The Big Sick (2017) – Film Review
The Big Sick is a quirkily named romantic culture clash comedy from the Judd Apatow stable (directed by Michael Showalter) about a Pakistani American stand-up comedian who is an Uber driver to help pay the bills in his spare time.
Kumail Nanjiani (Silicon Valley) plays a version of himself getting together cross culture with Emily (Zoe Kazan, Ruby Sparks), a white non-Muslim American woman who he meets in the audience at one of his gigs.
Kumail, who prefers to be a westernised non-practicing Muslim-American, struggles to reconcile his burgeoning romance with Emily with his more traditional family, who want to arrange a marriage with a ‘more suitable’ Muslim woman.
In fact, he hasn’t even told them about Emily, knowing that he could be disowned by his own family if he defies their wishes, and he hasn’t even met Emily’s parents yet until a life threatening twist of fate forces matters.
Emily falls ill with an unidentified life threatening condition and her parents have to meet Kumail in less than perfect circumstances while he also has to juggle matters with his own parents who will inevitably find out what’s been going on.
If it sounds like an unbelievable plot then you need to know it’s actually heavily based on a true story and also stars the real life man on whom it’s based.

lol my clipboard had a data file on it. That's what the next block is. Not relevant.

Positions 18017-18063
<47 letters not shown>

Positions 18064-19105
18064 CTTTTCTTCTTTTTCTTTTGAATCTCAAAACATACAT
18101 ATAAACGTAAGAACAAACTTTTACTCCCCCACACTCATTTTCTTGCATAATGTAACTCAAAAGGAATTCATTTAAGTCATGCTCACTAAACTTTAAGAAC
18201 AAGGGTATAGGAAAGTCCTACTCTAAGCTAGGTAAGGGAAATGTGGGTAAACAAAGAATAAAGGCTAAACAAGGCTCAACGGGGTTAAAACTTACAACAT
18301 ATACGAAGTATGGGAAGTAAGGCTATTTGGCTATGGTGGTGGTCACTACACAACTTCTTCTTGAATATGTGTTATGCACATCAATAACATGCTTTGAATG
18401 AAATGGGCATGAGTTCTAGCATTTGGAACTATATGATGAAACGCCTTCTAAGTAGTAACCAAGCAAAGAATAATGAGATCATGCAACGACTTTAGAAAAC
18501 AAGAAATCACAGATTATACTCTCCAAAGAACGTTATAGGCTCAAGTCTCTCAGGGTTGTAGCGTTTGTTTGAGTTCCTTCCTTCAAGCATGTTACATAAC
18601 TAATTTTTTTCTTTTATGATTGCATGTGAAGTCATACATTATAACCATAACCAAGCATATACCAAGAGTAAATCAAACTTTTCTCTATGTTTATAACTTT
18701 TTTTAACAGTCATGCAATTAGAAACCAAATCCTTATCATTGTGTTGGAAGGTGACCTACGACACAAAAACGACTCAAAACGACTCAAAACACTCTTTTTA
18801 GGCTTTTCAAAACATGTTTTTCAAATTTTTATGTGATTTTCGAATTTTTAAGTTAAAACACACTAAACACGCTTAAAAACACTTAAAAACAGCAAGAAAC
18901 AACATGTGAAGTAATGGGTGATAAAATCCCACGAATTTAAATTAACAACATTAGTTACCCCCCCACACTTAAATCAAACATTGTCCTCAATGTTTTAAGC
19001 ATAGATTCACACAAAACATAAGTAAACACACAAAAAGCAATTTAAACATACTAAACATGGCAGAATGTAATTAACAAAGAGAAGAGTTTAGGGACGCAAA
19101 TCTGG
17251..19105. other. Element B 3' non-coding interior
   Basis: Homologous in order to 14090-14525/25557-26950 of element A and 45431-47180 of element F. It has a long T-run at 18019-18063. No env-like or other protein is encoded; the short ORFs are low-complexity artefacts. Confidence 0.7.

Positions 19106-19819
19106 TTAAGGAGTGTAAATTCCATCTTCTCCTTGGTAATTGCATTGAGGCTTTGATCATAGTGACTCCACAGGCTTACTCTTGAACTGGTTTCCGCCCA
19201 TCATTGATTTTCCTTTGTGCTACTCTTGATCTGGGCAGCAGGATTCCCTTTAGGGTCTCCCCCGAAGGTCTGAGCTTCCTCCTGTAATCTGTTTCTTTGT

It’s a comedy about a stand-up comic so there are plenty of heartfelt laughs to be had, even uncomfortable ones about race, culture, religion, and politics, amongst some genuine moments of pathos.
The Big Sick has good chemistry and fresh dialogue
There’s good chemistry between the leads with a freshness about the dialogue throughout the film – it does seem like there’s an element of construction about the plot until you realise at the end that it all (mostly) happened for real.
It’s mainly a beautifully-written romantic comedy, though, with a very good supporting cast including Holly Hunter (The Incredibles) and Ray Romano (Everybody Loves Raymond, Ice Age) as Emily’s parents while seasoned actor Anupam Kher and Adeel Akhtar (Four Lions, Pan) produce great turns as Kumail’s father and brother.
Kumail’s side of the family could be a little one-note without well-judged moments from Kher and Akhtar invoking Kumars at Number 42 style comedy at times before things get heavy but Emily’s parents get more screen time and they have some emotional moments of their own as Kumail gets to know them better during their time of crisis.
Hunter and Romano come close to overshadowing leading man Nanjiani’s relatively understated performance but there’s plenty of space in the two hour running time to let the changes in tone grow organically – allowing the drama to live alongside the comedy.
These days, comedies appear to go all out for the icky slapstick factor without much substance but, despite the title, The Big Sick is smart, emotional, and very funny.
The Big Sick (15; strong language, moderate sex references; 120 minutes)
Summary: THE BIG SICK is a US romantic comedy in which a stand-up comedian of Pakistani heritage, whose parents are trying to arrange his marriage to a partner they consider suitable, falls in love with a white woman.
Rating: **** (That increasingly rare heartwarming romantic comedy)